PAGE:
ditions being satisfied; this leads to the implicit selection and execution of other value depen-

dent rules that also capture declarative semantics. Details of the MME cycle are discussed in

Chapter Six. We also describe a prototype of the MME cycle implemented in the OPS5 pro-

duction system environment [FOR81].

The OPS5 prototype of the MME cycle highlights several implementation issues which

lead to the discussions in the following chapters. In Chapter Seven, we first introduce a per-

formance measure for the MME cycle implementation and review available techniques to

process rules. We discuss how different categories of rules defined for an object type can be

effectively structured to reflect and exploit differences in usage of these rules in the MIME

cycle. We also discuss how the context, i.e., those object types that are relevant to a rule,

can be determined.

The focus of Chapters Seven and Eight is the functional integration of the DBMS and

AI reasoning system components within the KBMS. One approach to functional integration

is to characterize these components using common functions. We characterize the execution

of rules using DBMS retrieval and storage manipulation functions. Now we can study the

migration of provenly efficient techniques from a DBMS to the functionally integrated

KBMS.










Chapter Seven deals with the increased efficiency resulting from the interleaved execu-

tion of concurrent transactions. If we can identify and isolate KBMS transactions that can

be executed in parallel, then we can benefit from concurrency in the KBMS. The approach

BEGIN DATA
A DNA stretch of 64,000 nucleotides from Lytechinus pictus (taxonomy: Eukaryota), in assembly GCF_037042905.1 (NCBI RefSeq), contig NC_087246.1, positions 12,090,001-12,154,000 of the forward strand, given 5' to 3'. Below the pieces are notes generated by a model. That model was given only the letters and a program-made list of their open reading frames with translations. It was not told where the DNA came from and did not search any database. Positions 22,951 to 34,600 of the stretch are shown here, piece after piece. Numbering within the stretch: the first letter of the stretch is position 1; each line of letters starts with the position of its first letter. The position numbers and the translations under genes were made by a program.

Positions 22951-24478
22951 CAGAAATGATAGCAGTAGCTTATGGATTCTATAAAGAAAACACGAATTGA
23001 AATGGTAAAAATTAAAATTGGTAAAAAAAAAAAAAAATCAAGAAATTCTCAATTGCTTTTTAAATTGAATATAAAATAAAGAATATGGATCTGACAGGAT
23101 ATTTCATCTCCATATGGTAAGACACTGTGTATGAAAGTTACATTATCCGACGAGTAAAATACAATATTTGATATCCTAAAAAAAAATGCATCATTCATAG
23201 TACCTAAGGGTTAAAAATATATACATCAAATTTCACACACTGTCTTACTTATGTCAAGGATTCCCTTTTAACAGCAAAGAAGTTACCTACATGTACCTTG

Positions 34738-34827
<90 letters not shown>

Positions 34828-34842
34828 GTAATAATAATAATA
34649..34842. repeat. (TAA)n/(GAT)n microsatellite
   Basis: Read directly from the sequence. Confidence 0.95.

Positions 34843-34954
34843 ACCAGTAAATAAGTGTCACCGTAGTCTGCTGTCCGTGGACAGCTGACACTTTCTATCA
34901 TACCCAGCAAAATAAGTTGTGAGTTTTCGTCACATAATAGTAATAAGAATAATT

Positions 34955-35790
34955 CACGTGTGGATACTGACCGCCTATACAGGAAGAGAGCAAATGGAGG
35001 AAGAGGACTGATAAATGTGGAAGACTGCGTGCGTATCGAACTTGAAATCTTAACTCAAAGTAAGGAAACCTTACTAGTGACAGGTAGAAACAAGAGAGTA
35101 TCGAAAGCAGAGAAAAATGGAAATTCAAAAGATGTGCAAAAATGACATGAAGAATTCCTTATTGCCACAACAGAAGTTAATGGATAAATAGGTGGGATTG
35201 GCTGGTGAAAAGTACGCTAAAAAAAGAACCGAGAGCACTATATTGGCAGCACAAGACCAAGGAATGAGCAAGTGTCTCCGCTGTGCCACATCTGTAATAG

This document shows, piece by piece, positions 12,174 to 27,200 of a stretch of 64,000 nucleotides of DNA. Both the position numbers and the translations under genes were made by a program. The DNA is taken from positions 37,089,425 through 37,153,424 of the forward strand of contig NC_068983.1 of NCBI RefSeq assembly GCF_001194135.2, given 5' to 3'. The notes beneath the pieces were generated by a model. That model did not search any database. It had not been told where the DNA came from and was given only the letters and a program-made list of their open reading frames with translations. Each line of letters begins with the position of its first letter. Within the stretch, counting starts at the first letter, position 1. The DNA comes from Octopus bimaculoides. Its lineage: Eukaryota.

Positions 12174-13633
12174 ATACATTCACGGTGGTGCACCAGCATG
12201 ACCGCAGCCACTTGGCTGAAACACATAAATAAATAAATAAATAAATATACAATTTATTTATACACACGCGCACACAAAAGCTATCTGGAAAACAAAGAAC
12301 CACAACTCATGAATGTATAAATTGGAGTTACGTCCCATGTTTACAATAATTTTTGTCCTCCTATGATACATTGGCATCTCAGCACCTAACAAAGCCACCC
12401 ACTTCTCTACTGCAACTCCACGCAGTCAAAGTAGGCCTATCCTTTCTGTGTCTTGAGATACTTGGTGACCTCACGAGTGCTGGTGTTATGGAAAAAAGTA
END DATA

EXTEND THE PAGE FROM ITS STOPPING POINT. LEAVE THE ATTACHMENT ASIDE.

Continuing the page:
taken is, first, to identify sources of parallelism and isolate a set of independent transactions

that can be executed in parallel. Then, we extend the serializability criterion for the correct-

ness of concurrent DBMS transactions to the KBMS. We prove that the concurrent execu-

tion of a set of KBMS transactions is equivalent to a particular serial execution of the same

set. We also examine DBMS concurrency control algorithms, such as two phase locking,

from the viewpoint of KBMS transactions.

In Chapter Eight, we examine ways to further benefit from functional integration in the

KBMS through the use of DBMS query optimization techniques. A KBMS transaction that

generates the transitive closure of a relation is an example of the use of a deductive rule that

generates new information. Transitive closure is an example of a linear recursive query

which cannot be evaluated by a conventional DBMS. In Chapter Eight, we show that in the

functionally integrated KBMS, the set of resolvents generated by the rule processing system

of the KBMS using a linear recursive rule can be treated as a set of concurrent KBMS

retrievals. We then use query optimization techniques, based on query decomposition, inter-